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Thread: Sherwin ATX peeling on Epoxy - help a paint n00b

  1. #1
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    Default Sherwin ATX peeling on Epoxy - help a paint n00b

    Hello everyone. I needed to repaint the hood on my outboard and some other parts so I decided to ditch the rattle cans and go up a level. I should mention that I don't have very much experience in painting - if at all. I decided repainting the hood would be a good project to start off with. I had some PPG spectracron epoxy primer left over from my previous outdrive paint job, and so I went ahead and bought some sherwin ATX basecoat and ACME finish 1 fc740 clear. in my previous outdrive paint job I used the same spectracron epoxy fleetprime, and then went over with dupont imron. The result was pretty bulletproof, albeit a little orange peely. I read up that imron would orange peel no matter what. It wasn't terrible, and looked alright. Much better than what it was. I may have done the same thing right now, except that last time I was lucky to have access to a spray booth with a fresh air system. Right now I would not dare to crack that can of imron open. Dangerous stuff.

    Anyways, this time I sprayed the epoxy primer on. It did orange peel on me a little, but I knocked it down with 600 easy. I used a 1.8 at 24 psi. 24 hours after the primer I went ahead and threw on the sherwin ATX, 24 PSI with a 1.4. It went on VERY good. It did not hide the primer after the first coat, so I put on a second coat after allowing the first to hand slick. No orange peel and really smooth. The next day I went ahead and applied the clear, 24PSI, 1.3 nozzle. The darn thing would orange peel easy. I tried just gently dusting it. It would land and start clumping up. I tried going thicker. still orange peeling. Anyways, a few minutes later until hand slick I applied the second layer of clear. The orange peel did not go away. Only later on did I try applying a very heavy coat of clear. Then the orange peel disappeared. I waited a few days for the paint to cure. I put all the parts on the motor and headed out in a week. First run things were OK. After running 55mph in my boat the paint peeled right off the lower unit. I can literally peel the paint off the primer like vinyl graphics. The primer stuck on to the lower unit like glue, but the paint peels off the primer way too easy. I should've maybe asked here before starting out, but too late now. Its not a lot of paint so no big deal, but now I need to fix this, how do I prevent the BC from peeling off the primer?

  2. #2
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    Quote Originally Posted by vroomZOOM View Post
    Hello everyone. I needed to repaint the hood on my outboard and some other parts so I decided to ditch the rattle cans and go up a level. I should mention that I don't have very much experience in painting - if at all. I decided repainting the hood would be a good project to start off with. I had some PPG spectracron epoxy primer left over from my previous outdrive paint job, and so I went ahead and bought some sherwin ATX basecoat and ACME finish 1 fc740 clear. in my previous outdrive paint job I used the same spectracron epoxy fleetprime, and then went over with dupont imron. The result was pretty bulletproof, albeit a little orange peely. I read up that imron would orange peel no matter what. It wasn't terrible, and looked alright. Much better than what it was. I may have done the same thing right now, except that last time I was lucky to have access to a spray booth with a fresh air system. Right now I would not dare to crack that can of imron open. Dangerous stuff.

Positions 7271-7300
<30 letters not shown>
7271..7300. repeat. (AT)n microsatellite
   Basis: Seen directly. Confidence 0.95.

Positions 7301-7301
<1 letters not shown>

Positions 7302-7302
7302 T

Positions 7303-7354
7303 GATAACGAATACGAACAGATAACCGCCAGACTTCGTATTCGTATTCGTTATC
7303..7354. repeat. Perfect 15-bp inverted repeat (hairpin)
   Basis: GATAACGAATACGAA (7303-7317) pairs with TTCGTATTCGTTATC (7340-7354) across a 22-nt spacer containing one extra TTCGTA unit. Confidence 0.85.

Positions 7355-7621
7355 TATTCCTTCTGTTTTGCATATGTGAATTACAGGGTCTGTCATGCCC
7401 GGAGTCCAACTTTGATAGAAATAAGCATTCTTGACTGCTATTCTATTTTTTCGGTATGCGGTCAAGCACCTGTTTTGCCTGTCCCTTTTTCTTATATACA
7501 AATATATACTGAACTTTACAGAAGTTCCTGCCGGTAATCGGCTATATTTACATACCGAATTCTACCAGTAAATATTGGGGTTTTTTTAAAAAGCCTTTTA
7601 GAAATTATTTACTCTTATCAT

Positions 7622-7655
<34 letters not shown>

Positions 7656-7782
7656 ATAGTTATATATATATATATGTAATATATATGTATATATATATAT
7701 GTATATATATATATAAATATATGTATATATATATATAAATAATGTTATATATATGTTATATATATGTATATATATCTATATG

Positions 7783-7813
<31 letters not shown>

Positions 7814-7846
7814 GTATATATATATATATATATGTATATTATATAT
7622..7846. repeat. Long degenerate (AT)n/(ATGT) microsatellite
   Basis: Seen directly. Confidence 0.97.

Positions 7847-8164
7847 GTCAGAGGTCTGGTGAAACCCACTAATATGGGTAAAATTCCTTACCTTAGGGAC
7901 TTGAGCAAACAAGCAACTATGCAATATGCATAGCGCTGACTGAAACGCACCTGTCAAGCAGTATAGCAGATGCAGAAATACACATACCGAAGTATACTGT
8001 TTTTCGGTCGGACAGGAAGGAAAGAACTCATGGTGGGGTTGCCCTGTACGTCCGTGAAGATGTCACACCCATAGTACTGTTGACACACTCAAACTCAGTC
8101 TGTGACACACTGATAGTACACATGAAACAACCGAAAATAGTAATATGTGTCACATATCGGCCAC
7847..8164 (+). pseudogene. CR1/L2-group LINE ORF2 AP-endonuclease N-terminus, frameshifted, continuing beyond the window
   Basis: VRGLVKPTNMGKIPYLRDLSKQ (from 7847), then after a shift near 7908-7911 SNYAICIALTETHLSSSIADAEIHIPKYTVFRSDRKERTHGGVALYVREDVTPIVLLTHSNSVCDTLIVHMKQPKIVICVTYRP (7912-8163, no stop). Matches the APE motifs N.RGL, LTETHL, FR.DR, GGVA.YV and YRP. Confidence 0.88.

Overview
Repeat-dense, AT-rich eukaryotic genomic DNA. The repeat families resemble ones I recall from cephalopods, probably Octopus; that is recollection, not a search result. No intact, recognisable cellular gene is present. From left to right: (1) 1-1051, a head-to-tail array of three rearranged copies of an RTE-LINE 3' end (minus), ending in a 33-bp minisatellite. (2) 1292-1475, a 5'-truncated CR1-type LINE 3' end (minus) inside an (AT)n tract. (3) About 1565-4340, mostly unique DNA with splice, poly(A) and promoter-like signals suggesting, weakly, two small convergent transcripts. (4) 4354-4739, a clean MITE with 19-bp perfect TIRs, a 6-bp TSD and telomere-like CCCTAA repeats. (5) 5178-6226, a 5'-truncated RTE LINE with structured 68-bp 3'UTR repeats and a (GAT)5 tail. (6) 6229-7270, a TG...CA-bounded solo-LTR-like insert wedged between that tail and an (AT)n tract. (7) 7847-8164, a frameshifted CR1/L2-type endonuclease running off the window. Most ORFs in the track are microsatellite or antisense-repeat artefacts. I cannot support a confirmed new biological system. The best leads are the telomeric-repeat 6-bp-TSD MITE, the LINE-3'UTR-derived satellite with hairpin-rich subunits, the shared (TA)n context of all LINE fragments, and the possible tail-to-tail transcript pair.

Anyways, this time I sprayed the epoxy primer on. It did orange peel on me a little, but I knocked it down with 600 easy. I used a 1.8 at 24 psi. 24 hours after the primer I went ahead and threw on the sherwin ATX, 24 PSI with a 1.4. It went on VERY good. It did not hide the primer after the first coat, so I put on a second coat after allowing the first to hand slick. No orange peel and really smooth. The next day I went ahead and applied the clear, 24PSI, 1.3 nozzle. The darn thing would orange peel easy. I tried just gently dusting it. It would land and start clumping up. I tried going thicker. still orange peeling. Anyways, a few minutes later until hand slick I applied the second layer of clear. The orange peel did not go away. Only later on did I try applying a very heavy coat of clear. Then the orange peel disappeared. I waited a few days for the paint to cure. I put all the parts on the motor and headed out in a week. First run things were OK. After running 55mph in my boat the paint peeled right off the lower unit. I can literally peel the paint off the primer like vinyl graphics. The primer stuck on to the lower unit like glue, but the paint peels off the primer way too easy. I should've maybe asked here before starting out, but too late now. Its not a lot of paint so no big deal, but now I need to fix this, how do I prevent the BC from peeling off the primer?